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This is the fifth installment of a five-part blog series on scaling environmental entrepreneurship in emerging markets. In this series, experts in the field provide insights on how business accelerators, technical assistance providers, investors, and the philanthropic community can work with developing market entrepreneurs to increase their economic, environmental, and social impacts. Read the rest of the series.

blog post

This is the fourth installment of a five-part blog series on scaling environmental entrepreneurship in emerging markets. In this series, experts in the field provide insights on how business accelerators, technical assistance providers, investors, and the philanthropic community can work with developing market entrepreneurs to increase their economic, environmental, and social impacts. Read the rest of the series.

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The Doha negotiations that just concluded earlier this month have again drawn attention to the urgent need for climate adaptation and emissions reductions. Government representatives, civil society stakeholders, development aid organizations, and corporates agree that the world must make big strides—soon—if we are to have any hope of keeping global average temperatures to 2 degrees Celsius above pre-industrial levels.

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When it comes to overseas development finance, China is definitely a country to watch. Due to the country’s unprecedented economic growth, China’s overseas investments have increased exponentially in recent years. Between 2009 and 2010, two Chinese state-owned banks lent more money to other developing nations than the World Bank did. In fact, between 2002 and 2011, China’s outward foreign direct investment (OFDI) stock grew from $29 billion to more than $424 billion.

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This is the first installment of a five-part blog series on scaling environmental entrepreneurship in emerging markets. In forthcoming posts, experts in the field will provide insights on how business accelerators, technical assistance providers, investors, and the philanthropic community can work with developing market entrepreneurs to increase their economic, environmental, and social impacts.

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Who said urban transport was boring? Certainly not the 1,100 people who recently gathered in Mexico City at the 8th annual International Congress on Sustainable Transport. The event, organized by colleagues at EMBARQ Mexico, brought together leading government officials, practitioners, academics, and other professionals to explore lessons and find new solutions to global transportation challenges. I was amazed by the energy and excitement that pervaded the event and by the ideas and innovations emerging in this field.

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Can extreme poverty be eliminated in the next 20 years? With much of the world still mired in an economic slump, the question might seem ill-timed. Yet, as heads of state arrive in New York on Monday for the 67th United Nations General Assembly, this goal should be at the top of the agenda.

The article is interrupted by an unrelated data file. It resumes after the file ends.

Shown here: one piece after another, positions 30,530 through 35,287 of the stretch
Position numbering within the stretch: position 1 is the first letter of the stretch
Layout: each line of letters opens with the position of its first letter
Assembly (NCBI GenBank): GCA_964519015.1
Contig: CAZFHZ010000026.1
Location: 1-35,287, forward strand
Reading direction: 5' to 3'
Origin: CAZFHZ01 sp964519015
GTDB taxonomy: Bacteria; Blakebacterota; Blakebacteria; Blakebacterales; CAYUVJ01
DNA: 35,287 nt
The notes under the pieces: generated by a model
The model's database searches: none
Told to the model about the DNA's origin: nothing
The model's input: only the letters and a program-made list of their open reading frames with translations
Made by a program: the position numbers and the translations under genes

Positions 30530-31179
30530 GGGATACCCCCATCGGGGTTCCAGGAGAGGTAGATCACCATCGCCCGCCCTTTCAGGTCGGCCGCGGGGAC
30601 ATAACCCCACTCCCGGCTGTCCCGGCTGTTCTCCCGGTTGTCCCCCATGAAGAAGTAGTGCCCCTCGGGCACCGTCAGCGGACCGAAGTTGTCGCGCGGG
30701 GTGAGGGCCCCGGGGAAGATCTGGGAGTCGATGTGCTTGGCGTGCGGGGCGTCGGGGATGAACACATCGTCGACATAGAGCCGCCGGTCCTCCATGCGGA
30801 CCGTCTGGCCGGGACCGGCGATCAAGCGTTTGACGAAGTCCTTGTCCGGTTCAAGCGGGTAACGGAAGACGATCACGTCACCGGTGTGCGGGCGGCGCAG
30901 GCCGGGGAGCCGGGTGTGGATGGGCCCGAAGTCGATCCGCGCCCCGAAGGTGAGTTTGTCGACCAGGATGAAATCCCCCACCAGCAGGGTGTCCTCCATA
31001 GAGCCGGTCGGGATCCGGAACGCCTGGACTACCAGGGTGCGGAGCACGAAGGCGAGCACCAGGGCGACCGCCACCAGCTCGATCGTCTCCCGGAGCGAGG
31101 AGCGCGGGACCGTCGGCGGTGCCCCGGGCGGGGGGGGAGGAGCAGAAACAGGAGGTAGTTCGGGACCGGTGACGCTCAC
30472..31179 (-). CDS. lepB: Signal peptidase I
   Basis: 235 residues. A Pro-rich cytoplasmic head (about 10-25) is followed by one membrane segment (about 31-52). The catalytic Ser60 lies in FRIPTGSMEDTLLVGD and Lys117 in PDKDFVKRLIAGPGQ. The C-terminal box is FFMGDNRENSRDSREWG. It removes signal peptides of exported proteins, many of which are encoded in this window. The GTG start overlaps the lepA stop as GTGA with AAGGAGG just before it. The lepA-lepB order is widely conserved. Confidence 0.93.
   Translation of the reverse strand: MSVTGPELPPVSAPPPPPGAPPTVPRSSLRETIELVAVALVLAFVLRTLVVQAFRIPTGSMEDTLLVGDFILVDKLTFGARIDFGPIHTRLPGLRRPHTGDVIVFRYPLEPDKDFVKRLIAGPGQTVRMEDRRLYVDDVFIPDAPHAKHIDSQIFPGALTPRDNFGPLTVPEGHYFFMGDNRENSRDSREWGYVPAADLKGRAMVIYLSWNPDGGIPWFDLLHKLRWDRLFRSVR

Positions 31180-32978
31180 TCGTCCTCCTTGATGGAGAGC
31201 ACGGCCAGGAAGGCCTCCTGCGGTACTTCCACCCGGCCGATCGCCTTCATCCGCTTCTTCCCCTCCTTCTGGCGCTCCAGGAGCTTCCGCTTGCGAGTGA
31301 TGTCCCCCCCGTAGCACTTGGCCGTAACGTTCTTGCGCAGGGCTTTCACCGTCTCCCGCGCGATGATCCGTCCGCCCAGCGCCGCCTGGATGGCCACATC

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A few months back, I attended the US-China-Brazil Forum on Sustainable Infrastructure and Development, organized by the International Fund for China’s Environment. I was joined by a few other development experts, including representatives from the Institute for Governance and Sustainable Development, Pacific Environment, the Brookings Institution, and the Heinrich Böll Foundation of North America. Our “Infrastructure Investment Strategies and Project Selection Criteria” panel provided an opportunity to discuss the final report of the G20 High-Level Panel (HLP) on infrastructure.

The HLP report, “High Level Panel on Infrastructure Recommendations to G20-Final Report,” acts as a guide for infrastructure project selection in the developing world. While the report successfully draws attention to the important topic of infrastructure development in developing countries, it has been criticized by civil society groups for failing to include effective governance strategies and for focusing too much on large-scale projects.

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Just as he prepared to slide into WRI’s president’s seat, Andrew Steer spoke with Eric Roston, Sustainability Editor of Bloomberg News, about the big environment and development issues of the day. He talked about the role of the business, reporting on carbon emissions, Rio+20, and whether environmentalists are “apocaholics” (that is, addicted to an apocalyptic world view, as suggested recently by Wired magazine).

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Where is the Steve Jobs of sustainability? The business leader with the big, disruptive ideas—and the force of will—to achieve for sustainable production and consumption what Apple’s visionary chief did for global technology and information?

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More than a year ago, U.N. Secretary General Ban Ki-Moon likened Rio+20 to a “free-market revolution for global sustainability,” calling for the event to inspire innovations that move the world toward more sustainable pathways to economic growth and development. Later in the year, U.N. Commission for Sustainable Development Chair, Sha Zukang, explained that the main difference of Rio+20 from earlier conferences “will be the sharp focus on renewing political commitments and on implementation…” Said Sha, “My message is: come to Rio ready to commit.”

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